“As I would not be a slave, so I would not be a master. This expresses my idea of democracy. Whatever differs from this, to the extent of the difference, is no democracy.”
— Abraham Lincoln
As we would seek the protection of our democratic institutions for ourselves, so we would protect those same foundations for others. This is our democracy. Whatever threatens this, political intimidation or brute force, is no democracy.
In Washington, a week that should be a celebration of representative democracy and the peaceful transfer of power will be less about the inauguration of a new president and more about whether there are enough National Guard troops billeted in the Capitol to ward off another violent insurrection.
In Utah, Gov. Spencer Cox has declared a state of emergency, and windows on public buildings are being boarded up, in response to a warning from the FBI that outbreaks of mob violence are being planned for all 50 state capitals.
Forty Utah Highway Patrol officers who were to join in what is usually the ceremonial safeguarding of the inauguration in Washington have been held at home. Public access to the Utah Capitol has been cut off, at least for the first days of the 2021 legislative session, which begins Tuesday.
The Make America Great Again nightmare of Jan. 6, 2021, is a threat that surpasses the attacks of 9/11 in its potential to ruin us.
Contrast that with the I Have a Dream of Aug. 28, 1963. Martin Luther King, whose birthday we celebrate Monday, led a peaceful march of upwards of a quarter of a million people, mostly Black, who came not to attack the foundation of America but to lay claim to it, to call on our nation to “live out the true meaning of its creed.”
Today our democracy is under very real threat from armed and violent reactionary forces — it is not fair or accurate to call them “conservative” — who seek to undermine our democratic institutions, reject the results of free and fair elections and bully their way into public buildings and the public consciousness.
Even if they stand outside the U.S. Capitol or any statehouse rather than bursting in and ransacking the place, these thugs force the transformation of our shrines of democracy into stark bunkers where no one feels welcome.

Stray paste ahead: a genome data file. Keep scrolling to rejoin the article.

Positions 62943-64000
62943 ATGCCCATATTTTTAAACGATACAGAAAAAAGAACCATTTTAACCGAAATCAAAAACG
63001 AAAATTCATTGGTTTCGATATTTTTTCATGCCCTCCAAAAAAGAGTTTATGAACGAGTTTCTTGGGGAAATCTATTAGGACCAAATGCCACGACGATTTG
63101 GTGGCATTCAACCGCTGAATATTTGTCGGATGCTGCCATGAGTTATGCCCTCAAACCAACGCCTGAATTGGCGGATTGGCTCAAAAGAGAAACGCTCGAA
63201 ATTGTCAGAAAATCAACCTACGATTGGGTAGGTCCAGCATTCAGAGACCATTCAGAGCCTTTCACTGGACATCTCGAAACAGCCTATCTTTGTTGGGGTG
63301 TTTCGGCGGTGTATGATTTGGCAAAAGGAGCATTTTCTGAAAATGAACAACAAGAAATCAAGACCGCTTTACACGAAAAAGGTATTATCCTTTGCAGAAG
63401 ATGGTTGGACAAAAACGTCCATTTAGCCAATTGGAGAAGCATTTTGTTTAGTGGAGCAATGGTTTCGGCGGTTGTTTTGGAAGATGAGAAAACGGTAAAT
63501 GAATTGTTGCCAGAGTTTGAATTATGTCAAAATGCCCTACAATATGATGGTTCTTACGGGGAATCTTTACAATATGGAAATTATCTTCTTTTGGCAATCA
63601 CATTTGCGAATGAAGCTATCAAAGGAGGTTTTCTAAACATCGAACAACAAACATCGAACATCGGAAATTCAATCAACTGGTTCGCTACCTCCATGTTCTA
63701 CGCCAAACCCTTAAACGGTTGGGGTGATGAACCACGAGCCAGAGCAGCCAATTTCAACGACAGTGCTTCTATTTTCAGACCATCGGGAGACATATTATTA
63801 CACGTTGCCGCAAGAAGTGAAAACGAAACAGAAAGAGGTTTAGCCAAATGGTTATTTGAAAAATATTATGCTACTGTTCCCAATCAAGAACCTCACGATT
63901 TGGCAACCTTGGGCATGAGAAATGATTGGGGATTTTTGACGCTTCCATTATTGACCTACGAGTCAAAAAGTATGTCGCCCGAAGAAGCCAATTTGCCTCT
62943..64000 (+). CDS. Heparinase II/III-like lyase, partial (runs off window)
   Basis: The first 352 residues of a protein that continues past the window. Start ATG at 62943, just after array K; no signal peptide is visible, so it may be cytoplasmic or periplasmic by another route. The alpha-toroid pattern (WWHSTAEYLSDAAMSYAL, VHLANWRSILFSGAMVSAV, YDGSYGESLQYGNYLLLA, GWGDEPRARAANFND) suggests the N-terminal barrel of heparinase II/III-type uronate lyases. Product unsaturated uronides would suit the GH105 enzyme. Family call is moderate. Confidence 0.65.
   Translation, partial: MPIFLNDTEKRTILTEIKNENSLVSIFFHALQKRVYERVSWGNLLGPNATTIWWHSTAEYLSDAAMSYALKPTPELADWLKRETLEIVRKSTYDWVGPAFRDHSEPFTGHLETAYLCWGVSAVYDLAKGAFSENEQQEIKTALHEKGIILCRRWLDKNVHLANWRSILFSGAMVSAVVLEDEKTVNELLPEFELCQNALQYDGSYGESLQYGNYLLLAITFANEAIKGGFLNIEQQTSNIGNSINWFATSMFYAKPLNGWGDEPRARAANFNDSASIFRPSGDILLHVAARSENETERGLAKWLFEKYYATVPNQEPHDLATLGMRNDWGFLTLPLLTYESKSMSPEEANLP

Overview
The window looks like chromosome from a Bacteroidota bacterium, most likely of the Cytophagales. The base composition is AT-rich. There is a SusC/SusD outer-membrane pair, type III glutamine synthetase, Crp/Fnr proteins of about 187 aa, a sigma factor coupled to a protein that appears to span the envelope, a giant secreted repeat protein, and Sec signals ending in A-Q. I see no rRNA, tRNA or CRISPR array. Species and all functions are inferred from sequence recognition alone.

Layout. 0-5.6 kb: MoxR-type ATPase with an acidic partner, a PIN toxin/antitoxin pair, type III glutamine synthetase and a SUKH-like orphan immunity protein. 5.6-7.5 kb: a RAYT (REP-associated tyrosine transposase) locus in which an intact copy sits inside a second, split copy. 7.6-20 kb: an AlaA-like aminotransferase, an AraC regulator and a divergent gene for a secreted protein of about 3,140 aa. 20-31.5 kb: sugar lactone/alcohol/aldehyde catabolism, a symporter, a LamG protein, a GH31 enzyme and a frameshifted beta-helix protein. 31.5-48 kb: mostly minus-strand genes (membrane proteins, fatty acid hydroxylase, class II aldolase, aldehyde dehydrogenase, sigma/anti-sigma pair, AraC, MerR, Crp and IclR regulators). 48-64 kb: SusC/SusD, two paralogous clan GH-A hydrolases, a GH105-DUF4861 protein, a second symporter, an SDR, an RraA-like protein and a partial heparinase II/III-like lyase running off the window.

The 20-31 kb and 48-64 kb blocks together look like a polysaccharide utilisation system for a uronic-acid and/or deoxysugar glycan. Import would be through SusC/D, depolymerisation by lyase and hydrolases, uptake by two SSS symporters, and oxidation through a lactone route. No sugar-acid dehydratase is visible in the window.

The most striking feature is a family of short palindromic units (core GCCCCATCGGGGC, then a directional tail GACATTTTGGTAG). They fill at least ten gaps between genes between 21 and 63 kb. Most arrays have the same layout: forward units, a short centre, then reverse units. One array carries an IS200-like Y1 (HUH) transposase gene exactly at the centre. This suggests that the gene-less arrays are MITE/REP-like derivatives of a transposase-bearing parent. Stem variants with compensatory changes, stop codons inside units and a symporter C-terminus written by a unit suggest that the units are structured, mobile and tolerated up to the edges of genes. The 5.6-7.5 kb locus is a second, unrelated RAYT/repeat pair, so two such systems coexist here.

There is no room for both-sides-ism here.
Whether it is a football player on one knee or tens of thousands of Black Lives Matter demonstrators, the point is always inclusion and equality. Sometimes, as in the case of the summer Dance Dance 4 Revolution in Salt Lake City, the point is to inspire and uplift.
Violence does sometimes rise from those assemblages, but that is always a failure, caused by pent-up frustrations or over-reaction on the part of counter-demonstrations or law enforcement.
For the mob that invaded the U.S. Capitol, and the armed groups that have caused our Utah Capitol to lock down, violence and fear of violence is not a derailment. It is the point.
People who cannot express themselves without being decked out in a full kit of ridiculous Call of Duty video game characters are the polar opposite of the “well-regulated militia” envisioned in the Second Amendment. People who prepare for war with desert target practice and beat federal police officers with the pole of an American flag are the antithesis of patriots.
Our founders knew the difference. That is why they guaranteed, on the one hand, “the right of the people peaceably to assemble, and to petition the government for a redress of grievances,” and, on the other, empowered the government to “suppress insurrections” and protect the states “against domestic violence.”
It is time for the people, the media and our elected leaders, particularly Trump supporters such as Utah Reps. Chris Stewart and Burgess Owens, to end the acquiescent silence that gives aid and comfort to our domestic enemies and instead stand against violent uprisings and the presidents who encourage them.